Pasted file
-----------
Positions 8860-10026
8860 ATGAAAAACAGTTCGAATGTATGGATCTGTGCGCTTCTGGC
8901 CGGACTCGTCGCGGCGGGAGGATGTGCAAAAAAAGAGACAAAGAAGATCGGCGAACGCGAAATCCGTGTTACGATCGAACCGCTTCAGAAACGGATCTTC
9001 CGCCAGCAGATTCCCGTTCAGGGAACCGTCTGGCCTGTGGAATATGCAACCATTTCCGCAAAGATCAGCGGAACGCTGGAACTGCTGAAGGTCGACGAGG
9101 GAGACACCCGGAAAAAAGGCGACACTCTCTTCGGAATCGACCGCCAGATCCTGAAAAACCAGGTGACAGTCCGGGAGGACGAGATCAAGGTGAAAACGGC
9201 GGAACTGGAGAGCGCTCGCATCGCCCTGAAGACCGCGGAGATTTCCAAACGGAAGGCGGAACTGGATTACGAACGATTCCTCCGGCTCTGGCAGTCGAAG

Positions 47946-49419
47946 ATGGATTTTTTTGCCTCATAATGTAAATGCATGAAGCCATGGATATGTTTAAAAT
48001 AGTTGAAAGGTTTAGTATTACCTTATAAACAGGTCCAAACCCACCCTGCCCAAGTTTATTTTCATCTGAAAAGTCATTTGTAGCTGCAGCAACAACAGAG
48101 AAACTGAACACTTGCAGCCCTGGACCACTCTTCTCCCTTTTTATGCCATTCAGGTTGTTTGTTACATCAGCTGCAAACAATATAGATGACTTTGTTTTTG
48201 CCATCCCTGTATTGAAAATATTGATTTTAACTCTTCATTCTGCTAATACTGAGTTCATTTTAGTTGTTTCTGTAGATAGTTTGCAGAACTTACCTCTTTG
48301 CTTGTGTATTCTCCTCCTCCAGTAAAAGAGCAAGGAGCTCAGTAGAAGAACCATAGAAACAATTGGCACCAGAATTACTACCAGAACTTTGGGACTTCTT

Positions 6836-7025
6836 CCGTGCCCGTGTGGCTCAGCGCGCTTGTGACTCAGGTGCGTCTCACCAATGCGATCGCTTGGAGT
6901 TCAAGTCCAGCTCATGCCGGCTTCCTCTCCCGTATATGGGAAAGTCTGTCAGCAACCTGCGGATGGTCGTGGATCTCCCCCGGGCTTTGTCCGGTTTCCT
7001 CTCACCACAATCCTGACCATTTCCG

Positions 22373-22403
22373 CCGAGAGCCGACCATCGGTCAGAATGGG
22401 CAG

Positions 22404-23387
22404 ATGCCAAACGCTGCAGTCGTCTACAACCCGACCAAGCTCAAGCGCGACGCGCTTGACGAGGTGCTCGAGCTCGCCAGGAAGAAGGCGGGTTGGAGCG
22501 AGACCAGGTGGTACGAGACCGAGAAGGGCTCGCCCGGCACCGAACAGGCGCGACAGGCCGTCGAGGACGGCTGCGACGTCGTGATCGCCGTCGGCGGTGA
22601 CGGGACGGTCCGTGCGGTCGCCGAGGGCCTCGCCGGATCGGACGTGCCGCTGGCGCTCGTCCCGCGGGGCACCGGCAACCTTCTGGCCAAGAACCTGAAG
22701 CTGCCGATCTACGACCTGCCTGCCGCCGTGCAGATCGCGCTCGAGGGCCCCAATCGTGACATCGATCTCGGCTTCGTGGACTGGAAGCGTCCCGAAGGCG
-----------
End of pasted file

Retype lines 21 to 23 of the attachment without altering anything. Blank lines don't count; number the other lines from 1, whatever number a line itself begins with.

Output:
22404 ATGCCAAACGCTGCAGTCGTCTACAACCCGACCAAGCTCAAGCGCGACGCGCTTGACGAGGTGCTCGAGCTCGCCAGGAAGAAGGCGGGTTGGAGCG
22501 AGACCAGGTGGTACGAGACCGAGAAGGGCTCGCCCGGCACCGAACAGGCGCGACAGGCCGTCGAGGACGGCTGCGACGTCGTGATCGCCGTCGGCGGTGA
22601 CGGGACGGTCCGTGCGGTCGCCGAGGGCCTCGCCGGATCGGACGTGCCGCTGGCGCTCGTCCCGCGGGGCACCGGCAACCTTCTGGCCAAGAACCTGAAG